5 minutes read

Black and minority ethnic voluntary sector organisation are coping and adapting to the coronavirus pandemic for now, but their future is unsure

Health and Wellbeing Alliance

Black and minority ethnic voluntary and community organisations have been mobilising to support their communities during the coronavirus crisis. Many of them are doing this against a background of declining funding, rising demand, and challenging commissioning arrangements. Race Equality Foundation spoke to several of our long-term sister organisations to find out how they are adapting and continuing to provide vital services amid a global pandemic.


The common issue across all interviews was the pressure on staff and volunteers to continue to meet the needs of the communities they serve. Organisations have had to quickly adapt or cut back their services in response to coronavirus, while managing increasing staff absence due to self-isolation and family caring commitments. Many services are concerned about the ongoing impact on their service users. At the same time, they are worried about their own sustainability both during and after the crisis. On top of this are concerns about the long-term effects of the crisis on black and minority ethnic communities and their health.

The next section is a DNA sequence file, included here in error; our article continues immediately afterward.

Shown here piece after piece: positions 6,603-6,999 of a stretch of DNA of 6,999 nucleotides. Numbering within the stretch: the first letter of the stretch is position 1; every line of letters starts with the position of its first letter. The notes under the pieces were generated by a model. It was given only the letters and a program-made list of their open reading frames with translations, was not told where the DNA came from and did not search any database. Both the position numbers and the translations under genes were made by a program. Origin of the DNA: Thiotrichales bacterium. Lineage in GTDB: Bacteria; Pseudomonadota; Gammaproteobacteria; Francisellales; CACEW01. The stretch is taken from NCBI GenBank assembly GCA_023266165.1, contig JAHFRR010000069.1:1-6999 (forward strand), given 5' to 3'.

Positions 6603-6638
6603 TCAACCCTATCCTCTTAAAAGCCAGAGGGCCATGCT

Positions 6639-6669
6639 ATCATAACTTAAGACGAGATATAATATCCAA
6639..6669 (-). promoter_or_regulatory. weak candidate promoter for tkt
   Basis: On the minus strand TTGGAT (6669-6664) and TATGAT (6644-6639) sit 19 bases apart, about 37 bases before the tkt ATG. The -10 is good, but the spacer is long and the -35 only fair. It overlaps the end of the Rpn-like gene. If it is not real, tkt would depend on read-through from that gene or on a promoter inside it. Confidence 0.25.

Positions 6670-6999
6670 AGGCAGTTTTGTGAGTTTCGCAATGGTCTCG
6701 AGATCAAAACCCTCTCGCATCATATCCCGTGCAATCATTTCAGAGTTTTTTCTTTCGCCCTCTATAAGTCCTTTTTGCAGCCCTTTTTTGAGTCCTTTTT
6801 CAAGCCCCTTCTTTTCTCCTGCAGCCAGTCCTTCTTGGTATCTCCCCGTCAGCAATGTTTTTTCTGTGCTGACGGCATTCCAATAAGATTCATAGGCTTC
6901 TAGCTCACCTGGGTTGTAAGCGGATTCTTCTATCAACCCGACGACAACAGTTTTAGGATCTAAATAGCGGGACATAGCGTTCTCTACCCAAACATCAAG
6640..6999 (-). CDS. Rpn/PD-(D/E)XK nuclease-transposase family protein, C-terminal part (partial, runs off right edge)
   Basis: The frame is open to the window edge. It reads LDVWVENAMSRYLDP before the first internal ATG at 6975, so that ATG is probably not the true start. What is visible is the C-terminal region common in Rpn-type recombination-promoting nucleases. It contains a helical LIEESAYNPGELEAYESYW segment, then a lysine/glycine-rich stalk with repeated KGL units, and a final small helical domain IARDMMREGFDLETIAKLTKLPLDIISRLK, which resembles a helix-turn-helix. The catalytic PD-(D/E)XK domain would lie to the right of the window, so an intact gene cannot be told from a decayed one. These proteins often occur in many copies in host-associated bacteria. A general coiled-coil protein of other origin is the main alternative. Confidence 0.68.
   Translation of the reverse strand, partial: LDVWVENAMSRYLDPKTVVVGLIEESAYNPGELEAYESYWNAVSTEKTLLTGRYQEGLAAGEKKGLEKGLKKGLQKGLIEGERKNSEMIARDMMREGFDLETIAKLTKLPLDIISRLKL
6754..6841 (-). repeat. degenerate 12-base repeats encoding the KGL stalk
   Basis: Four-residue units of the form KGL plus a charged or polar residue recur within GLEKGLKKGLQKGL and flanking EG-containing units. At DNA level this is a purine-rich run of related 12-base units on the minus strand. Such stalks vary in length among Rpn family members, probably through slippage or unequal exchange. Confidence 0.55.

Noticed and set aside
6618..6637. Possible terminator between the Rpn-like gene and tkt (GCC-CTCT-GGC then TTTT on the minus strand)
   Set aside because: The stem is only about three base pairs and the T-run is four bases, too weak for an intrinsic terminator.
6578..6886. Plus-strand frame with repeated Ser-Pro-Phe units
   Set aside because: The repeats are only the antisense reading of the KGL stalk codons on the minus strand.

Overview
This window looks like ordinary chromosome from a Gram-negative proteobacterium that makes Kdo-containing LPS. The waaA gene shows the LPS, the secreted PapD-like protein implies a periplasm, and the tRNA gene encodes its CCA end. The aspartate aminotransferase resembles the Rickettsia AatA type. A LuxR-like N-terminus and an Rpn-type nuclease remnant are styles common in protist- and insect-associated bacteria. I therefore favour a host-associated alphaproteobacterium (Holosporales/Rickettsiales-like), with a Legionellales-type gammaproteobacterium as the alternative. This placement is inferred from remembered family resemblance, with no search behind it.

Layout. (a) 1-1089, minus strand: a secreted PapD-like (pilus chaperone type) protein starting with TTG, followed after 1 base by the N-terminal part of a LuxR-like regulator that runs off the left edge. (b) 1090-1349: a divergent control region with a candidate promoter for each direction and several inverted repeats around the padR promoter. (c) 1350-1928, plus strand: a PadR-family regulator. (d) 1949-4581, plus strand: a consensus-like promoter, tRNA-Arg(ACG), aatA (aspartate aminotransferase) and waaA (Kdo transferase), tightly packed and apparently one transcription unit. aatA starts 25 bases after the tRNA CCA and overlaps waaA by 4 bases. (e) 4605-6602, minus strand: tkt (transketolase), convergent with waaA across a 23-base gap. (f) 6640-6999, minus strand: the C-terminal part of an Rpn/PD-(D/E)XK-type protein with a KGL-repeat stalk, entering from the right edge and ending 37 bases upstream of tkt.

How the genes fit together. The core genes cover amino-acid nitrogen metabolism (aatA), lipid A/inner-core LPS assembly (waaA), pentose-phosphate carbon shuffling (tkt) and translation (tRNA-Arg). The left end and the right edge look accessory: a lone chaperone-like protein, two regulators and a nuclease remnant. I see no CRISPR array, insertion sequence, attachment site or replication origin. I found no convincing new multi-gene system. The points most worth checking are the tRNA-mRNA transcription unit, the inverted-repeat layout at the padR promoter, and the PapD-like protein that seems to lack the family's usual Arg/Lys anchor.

The long-running African Caribbean Mental Health Service (ACMHS) in Manchester have a team of volunteer counsellors and trainee counsellors, but have had to close the door on face to face contact, and now to contact over the phone. Worryingly, they are also no longer able to provide food to clients that was donated by Tesco due to panic buying. Staff are working from home and all groups have ceased, but music therapy is being streamed online. ACMHS are now taking referrals via email and then passing on to practitioners who then contact clients. They are pressing ahead with a service funded by the local CCG to run the IAPT and CBT programmes for north, south and central Manchester.


The equally long established SubCo is an Asian elders organisation in East London. They closed face to face contact two weeks ago and renegotiated alternative services which the local authority has agreed. They are currently using staff and volunteers, but three staff are currently self-isolating and they are having to use the group of volunteers earlier than expected. SubCo are:
– Making early morning welfare calls on daily basis including weekends to service users and families.
– Providing a delivery meal service everyday lunch time
– Providing a weekly shopping service of essential items (including incontinence pads additional to local authority allowance)
– Providing preventative services to around 200 families (especially mental health)